Agentes Comunitarios de Salud , Asistencia Sanitaria Culturalmente Competente , Trastornos Mentales/terapia , Atención Primaria de Salud , Solución de Problemas , Psicoterapia , Adulto , Distribución por Edad , Ansiedad/epidemiología , Ansiedad/terapia , Agentes Comunitarios de Salud/educación , Depresión/epidemiología , Depresión/terapia , Femenino , Estudios de Seguimiento , Seropositividad para VIH/epidemiología , Humanos , Masculino , Trastornos Mentales/diagnóstico , Persona de Mediana Edad , Cooperación del Paciente/estadística & datos numéricos , Selección de Paciente , Grupo Paritario , Distribución por Sexo , Evaluación de Síntomas , Resultado del Tratamiento , Adulto Joven , Zimbabwe/epidemiología
Int J Ment Health Syst ; 10: 39, 2016.
Artículo en Inglés | MEDLINE | ID: mdl-27175215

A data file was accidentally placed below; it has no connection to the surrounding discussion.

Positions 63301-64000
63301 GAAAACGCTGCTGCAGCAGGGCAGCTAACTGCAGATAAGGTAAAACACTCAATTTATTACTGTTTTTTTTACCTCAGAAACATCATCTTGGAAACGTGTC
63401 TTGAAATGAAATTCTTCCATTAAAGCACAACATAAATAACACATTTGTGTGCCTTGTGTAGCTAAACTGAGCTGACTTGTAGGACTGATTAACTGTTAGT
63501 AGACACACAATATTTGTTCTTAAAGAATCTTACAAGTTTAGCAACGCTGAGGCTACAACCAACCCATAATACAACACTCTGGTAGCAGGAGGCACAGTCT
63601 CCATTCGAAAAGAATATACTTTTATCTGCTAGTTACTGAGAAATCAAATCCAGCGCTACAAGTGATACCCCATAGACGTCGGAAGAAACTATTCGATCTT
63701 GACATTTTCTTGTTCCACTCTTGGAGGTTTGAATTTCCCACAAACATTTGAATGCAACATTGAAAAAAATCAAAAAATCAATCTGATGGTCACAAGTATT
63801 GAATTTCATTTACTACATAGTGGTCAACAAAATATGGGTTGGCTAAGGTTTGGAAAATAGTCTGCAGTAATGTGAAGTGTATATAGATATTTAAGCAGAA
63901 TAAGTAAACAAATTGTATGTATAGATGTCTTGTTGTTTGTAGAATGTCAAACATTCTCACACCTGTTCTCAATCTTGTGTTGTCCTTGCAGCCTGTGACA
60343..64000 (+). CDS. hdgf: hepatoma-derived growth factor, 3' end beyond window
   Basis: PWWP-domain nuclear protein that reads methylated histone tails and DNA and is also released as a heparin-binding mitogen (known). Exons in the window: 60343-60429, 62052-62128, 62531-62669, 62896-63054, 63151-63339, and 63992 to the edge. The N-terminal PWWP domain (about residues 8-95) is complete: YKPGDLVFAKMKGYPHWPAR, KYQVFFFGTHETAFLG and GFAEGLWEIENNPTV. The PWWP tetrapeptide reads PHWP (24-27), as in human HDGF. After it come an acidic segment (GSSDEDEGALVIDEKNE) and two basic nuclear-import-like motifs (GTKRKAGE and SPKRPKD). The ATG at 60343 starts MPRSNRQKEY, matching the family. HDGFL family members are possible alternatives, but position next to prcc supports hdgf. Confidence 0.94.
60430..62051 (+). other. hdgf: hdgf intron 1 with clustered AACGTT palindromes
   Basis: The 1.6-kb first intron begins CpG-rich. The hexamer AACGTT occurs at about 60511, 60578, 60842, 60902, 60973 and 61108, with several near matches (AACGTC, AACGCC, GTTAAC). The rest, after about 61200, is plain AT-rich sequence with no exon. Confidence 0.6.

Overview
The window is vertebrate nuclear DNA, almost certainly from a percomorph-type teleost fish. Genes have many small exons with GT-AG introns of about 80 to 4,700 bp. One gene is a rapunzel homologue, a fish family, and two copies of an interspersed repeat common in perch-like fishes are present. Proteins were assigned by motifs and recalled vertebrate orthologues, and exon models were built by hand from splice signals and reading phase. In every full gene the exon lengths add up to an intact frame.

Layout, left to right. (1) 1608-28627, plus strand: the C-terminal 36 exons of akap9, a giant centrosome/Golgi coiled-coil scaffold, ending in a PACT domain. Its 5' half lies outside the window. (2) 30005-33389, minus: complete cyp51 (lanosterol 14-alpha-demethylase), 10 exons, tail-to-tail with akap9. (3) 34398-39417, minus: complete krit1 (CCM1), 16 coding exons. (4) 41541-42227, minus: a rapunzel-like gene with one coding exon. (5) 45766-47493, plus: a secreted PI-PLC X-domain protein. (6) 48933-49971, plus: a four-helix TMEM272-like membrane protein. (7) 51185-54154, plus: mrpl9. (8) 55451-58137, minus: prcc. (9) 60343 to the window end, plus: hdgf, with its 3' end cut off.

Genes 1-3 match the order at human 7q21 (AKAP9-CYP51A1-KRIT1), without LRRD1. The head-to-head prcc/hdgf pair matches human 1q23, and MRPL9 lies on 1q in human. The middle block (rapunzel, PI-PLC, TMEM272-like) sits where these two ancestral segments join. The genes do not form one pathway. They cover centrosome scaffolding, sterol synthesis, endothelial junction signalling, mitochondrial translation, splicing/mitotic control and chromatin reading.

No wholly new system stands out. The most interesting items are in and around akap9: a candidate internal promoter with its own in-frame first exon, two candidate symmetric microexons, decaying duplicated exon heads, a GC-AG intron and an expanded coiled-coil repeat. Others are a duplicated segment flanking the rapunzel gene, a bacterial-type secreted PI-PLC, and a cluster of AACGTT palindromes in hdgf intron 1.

BACKGROUND: There are few accounts of evidence-based interventions for depression and other common mental disorders (CMDs) in primary care in low-income countries. The Friendship Bench Project is a collaborative care mental health intervention in primary care in Harare for CMDs which began as a pilot in 2006. CASE PRESENTATION: We employed a mixture of quantitative and qualitative approaches to investigate the project's acceptability and implementation, 4-8 years after the initial pilot study. We carried out basic descriptive analyses of routine data on attendance collected between 2010 and 2014. We also conducted five focus group discussions (FGDs) with LHWs in 2013 and 12 in-depth interviews, six with staff and six with patients, to explore experiences of the intervention, which we analysed using grounded theory. Results show that the intervention appears highly acceptable as evidenced by a consistent number of visits between 2010 and 2014 (mean 505 per year, SD 132); by the finding that the same team of female community LHWs employed as government health promoters continue to deliver assessment and problem-solving therapy, and the perceived positive benefits expressed by those interviewed. Clients described feeling 'relieved and relaxed' after therapy, and having their 'mind opened', and LHWs describing satisfaction from being agents of change. Characteristics of the LHWs (status in the community, maturity, trustworthiness), and of the intervention (use of locally validated symptom screen, perceived relevance of problem-solving therapy) and continuity of the LHW team appeared crucial. Challenges to implementation included the LHWs ongoing need for weekly supervision despite years of experience; the supervisors need for supervision for herself; training needs in managing suicidal and hostile clients; poor documentation; lack of follow-up of depressed clients; and poor access to antidepressants. CONCLUSIONS: This case study shows that a collaborative care intervention for CMDs is positively received by patients, rewarding for LHWs to deliver, and can be sustained over time at low cost. Next steps include evaluation of the impact of the intervention through a randomised trial, and testing of a technological platform for supporting supervision and monitoring clients' attendance.